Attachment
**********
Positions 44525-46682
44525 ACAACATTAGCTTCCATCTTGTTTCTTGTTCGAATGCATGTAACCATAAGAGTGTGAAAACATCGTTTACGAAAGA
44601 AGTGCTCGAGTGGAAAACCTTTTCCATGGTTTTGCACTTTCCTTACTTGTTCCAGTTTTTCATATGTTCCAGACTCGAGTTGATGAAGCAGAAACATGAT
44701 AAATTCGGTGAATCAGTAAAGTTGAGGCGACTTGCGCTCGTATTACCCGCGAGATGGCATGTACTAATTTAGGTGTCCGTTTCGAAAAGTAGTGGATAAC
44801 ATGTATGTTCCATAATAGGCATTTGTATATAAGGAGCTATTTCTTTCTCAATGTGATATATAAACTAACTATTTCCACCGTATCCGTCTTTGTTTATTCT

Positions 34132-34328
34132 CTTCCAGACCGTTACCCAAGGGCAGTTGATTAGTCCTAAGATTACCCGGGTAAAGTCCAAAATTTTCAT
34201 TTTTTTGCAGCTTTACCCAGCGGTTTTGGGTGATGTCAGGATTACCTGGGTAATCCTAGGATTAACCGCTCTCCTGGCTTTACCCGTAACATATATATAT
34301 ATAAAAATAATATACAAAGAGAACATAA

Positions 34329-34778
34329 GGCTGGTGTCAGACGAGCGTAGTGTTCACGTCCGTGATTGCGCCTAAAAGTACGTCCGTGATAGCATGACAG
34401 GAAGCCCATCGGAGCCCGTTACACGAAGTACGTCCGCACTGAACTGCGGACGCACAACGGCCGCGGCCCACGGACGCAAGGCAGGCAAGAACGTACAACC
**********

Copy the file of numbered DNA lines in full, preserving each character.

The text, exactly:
Positions 44525-46682
44525 ACAACATTAGCTTCCATCTTGTTTCTTGTTCGAATGCATGTAACCATAAGAGTGTGAAAACATCGTTTACGAAAGA
44601 AGTGCTCGAGTGGAAAACCTTTTCCATGGTTTTGCACTTTCCTTACTTGTTCCAGTTTTTCATATGTTCCAGACTCGAGTTGATGAAGCAGAAACATGAT
44701 AAATTCGGTGAATCAGTAAAGTTGAGGCGACTTGCGCTCGTATTACCCGCGAGATGGCATGTACTAATTTAGGTGTCCGTTTCGAAAAGTAGTGGATAAC
44801 ATGTATGTTCCATAATAGGCATTTGTATATAAGGAGCTATTTCTTTCTCAATGTGATATATAAACTAACTATTTCCACCGTATCCGTCTTTGTTTATTCT

Positions 34132-34328
34132 CTTCCAGACCGTTACCCAAGGGCAGTTGATTAGTCCTAAGATTACCCGGGTAAAGTCCAAAATTTTCAT
34201 TTTTTTGCAGCTTTACCCAGCGGTTTTGGGTGATGTCAGGATTACCTGGGTAATCCTAGGATTAACCGCTCTCCTGGCTTTACCCGTAACATATATATAT
34301 ATAAAAATAATATACAAAGAGAACATAA

Positions 34329-34778
34329 GGCTGGTGTCAGACGAGCGTAGTGTTCACGTCCGTGATTGCGCCTAAAAGTACGTCCGTGATAGCATGACAG
34401 GAAGCCCATCGGAGCCCGTTACACGAAGTACGTCCGCACTGAACTGCGGACGCACAACGGCCGCGGCCCACGGACGCAAGGCAGGCAAGAACGTACAACC